8. Harold,

    You would serve yourself well to educate yourself about the “facts and reality” relative to lake sturgeon management in the Cheboygan River Watershed. You are way off base.

  9. Seems like allowing such a small harvest (1.2 percent of the estimated population) shouldn’t hurt, but I don’t have any knowledge of Michigan’s sturgeon. I do know that they are thriving in Lake Michigan, Green Bay and the Lake Winnebago system in Wisconsin waters. The fish are spawning naturally and the DNR is also taking spawn and stocking some of the rivers as well. Thousands are speared in Winnebago most winters and some have topped 200 pounds. They are closely managed. Great info available online at http://dnr.wi.gov/news/features/feature.asp?id=9&utm_source=FeatureImage&utm_medium=Homepage&utm_campaign=20130201_Sturgeon and http://dnr.wi.gov/topic/fishing/sturgeon/sturgeonlakewinnebago.html.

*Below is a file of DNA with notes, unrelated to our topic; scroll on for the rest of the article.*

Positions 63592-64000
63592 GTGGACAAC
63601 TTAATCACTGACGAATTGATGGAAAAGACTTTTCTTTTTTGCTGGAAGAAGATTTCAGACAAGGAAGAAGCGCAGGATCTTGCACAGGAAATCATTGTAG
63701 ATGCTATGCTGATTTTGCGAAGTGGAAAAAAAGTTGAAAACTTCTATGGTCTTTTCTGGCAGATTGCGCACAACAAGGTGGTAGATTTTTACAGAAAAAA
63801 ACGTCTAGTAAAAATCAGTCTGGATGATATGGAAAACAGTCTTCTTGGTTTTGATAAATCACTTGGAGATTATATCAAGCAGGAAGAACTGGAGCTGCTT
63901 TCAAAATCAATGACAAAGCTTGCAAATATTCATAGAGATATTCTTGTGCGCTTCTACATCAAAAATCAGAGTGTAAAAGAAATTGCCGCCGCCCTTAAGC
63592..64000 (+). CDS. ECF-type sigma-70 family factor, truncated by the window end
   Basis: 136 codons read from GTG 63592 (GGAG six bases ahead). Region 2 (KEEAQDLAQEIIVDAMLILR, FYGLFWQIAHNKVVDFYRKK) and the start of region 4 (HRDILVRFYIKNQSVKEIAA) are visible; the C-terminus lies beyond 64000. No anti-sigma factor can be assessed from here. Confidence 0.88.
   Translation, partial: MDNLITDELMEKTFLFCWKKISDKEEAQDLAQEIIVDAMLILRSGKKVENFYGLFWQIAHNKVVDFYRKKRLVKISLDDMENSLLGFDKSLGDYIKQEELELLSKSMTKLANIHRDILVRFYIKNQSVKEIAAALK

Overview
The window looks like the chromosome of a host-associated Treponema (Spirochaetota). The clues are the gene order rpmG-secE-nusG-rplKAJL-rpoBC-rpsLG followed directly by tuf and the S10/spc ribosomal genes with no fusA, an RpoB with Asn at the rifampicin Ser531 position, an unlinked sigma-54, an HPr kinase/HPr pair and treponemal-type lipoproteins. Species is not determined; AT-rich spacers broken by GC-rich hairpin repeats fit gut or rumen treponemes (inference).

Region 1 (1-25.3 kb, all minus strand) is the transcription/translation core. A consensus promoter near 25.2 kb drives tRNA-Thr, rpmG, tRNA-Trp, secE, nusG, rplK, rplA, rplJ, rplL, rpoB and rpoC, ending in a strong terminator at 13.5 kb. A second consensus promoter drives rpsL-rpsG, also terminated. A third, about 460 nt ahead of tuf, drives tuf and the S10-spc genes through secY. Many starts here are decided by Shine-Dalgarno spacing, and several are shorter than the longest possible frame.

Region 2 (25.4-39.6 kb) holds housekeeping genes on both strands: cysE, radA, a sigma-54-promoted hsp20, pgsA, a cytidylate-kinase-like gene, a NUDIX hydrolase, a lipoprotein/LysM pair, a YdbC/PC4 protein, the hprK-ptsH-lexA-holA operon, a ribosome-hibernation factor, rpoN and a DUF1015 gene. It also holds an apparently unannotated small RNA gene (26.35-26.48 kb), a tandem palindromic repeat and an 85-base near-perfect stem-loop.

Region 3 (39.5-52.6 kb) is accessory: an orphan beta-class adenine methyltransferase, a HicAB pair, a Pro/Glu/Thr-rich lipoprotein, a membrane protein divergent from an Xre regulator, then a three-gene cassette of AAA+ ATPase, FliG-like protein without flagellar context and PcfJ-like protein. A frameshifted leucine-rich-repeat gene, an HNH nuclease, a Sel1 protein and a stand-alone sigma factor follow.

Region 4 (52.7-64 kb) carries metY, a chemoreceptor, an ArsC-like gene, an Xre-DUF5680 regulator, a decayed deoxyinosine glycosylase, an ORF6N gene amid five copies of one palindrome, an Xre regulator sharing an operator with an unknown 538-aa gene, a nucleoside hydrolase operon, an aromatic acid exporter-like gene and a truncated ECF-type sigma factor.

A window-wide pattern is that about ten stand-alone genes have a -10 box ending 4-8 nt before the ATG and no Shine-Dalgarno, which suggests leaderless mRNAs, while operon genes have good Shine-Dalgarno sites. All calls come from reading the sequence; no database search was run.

10. Once again, the Michigan DNR is shamefully encouraging the killing of a Threatened species. Another six mature adults were killed this year at Black Lake (and who knows how many others elsewhere, under the DNR’s limited season for Lake Sturgeon in other locations), assuring that those fish will never be able to reproduce and hasten the recovery of this nearly-extinct species.

    I have been a avid fisherman for most of my life, yet I have only killed and eaten a few of the fish that I have caught. Does not the DNR recognize that catch-and-release is a time-honored tradition that can and should be utilized towards Lake Sturgeon? Instead of allowing a limited number of legally-Threatened Lake Sturgeon to be killed at Black Lake, why not turn it into even more of a celebration by allowing people to live-catch sturgeon? Give a $1,000 prize to each of the first 10 people who catch a Lake Sturgeon alive! Install radio tracking devices on the fish and release them. The excitement from such a program, and the information garnered from the tracking program, will do far more for Lake Sturgeon recovery than killing a few of these magnificent fish each year solely to appease a very few who wish to maintain the “tradition” of spearing Lake Sturgeon.